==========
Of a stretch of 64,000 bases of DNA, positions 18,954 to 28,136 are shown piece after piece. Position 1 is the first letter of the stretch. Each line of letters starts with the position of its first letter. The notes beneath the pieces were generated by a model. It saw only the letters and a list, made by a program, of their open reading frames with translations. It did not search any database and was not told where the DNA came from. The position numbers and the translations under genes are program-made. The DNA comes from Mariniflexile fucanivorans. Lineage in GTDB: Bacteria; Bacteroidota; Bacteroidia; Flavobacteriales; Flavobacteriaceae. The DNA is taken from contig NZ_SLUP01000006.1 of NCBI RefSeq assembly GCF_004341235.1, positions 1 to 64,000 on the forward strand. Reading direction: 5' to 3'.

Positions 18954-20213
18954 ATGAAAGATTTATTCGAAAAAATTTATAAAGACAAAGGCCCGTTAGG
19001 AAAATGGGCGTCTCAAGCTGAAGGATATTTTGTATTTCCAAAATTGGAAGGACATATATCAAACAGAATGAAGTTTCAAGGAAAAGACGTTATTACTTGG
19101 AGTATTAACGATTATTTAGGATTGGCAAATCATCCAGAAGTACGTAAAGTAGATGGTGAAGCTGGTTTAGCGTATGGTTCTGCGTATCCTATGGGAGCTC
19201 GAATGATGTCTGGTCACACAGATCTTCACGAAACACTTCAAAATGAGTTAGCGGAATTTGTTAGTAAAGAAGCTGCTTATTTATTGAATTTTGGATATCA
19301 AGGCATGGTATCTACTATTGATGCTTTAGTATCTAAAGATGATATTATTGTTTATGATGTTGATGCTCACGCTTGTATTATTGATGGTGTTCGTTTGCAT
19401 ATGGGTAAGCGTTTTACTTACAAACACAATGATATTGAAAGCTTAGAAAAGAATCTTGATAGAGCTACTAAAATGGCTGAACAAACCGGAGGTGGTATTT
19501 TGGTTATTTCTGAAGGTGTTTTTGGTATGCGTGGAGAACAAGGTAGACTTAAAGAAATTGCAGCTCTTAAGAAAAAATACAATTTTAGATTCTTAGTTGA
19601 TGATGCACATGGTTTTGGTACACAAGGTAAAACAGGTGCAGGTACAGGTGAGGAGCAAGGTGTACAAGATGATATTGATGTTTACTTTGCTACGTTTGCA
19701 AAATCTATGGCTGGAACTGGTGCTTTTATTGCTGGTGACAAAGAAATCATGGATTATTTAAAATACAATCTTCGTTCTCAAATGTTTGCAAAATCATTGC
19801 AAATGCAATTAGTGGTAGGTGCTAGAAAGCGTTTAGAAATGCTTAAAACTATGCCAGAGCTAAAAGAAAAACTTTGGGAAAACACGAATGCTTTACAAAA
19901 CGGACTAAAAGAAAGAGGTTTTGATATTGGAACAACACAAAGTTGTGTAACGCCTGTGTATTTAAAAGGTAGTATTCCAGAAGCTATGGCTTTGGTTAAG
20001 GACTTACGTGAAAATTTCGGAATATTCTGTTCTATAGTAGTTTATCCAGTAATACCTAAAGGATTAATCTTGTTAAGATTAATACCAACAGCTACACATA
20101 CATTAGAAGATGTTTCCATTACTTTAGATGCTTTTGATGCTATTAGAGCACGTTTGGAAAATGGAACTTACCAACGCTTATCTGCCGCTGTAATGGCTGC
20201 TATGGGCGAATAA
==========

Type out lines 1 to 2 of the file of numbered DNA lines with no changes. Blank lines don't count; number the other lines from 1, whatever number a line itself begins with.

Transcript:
Of a stretch of 64,000 bases of DNA, positions 18,954 to 28,136 are shown piece after piece. Position 1 is the first letter of the stretch. Each line of letters starts with the position of its first letter. The notes beneath the pieces were generated by a model. It saw only the letters and a list, made by a program, of their open reading frames with translations. It did not search any database and was not told where the DNA came from. The position numbers and the translations under genes are program-made. The DNA comes from Mariniflexile fucanivorans. Lineage in GTDB: Bacteria; Bacteroidota; Bacteroidia; Flavobacteriales; Flavobacteriaceae. The DNA is taken from contig NZ_SLUP01000006.1 of NCBI RefSeq assembly GCF_004341235.1, positions 1 to 64,000 on the forward strand. Reading direction: 5' to 3'.

Positions 18954-20213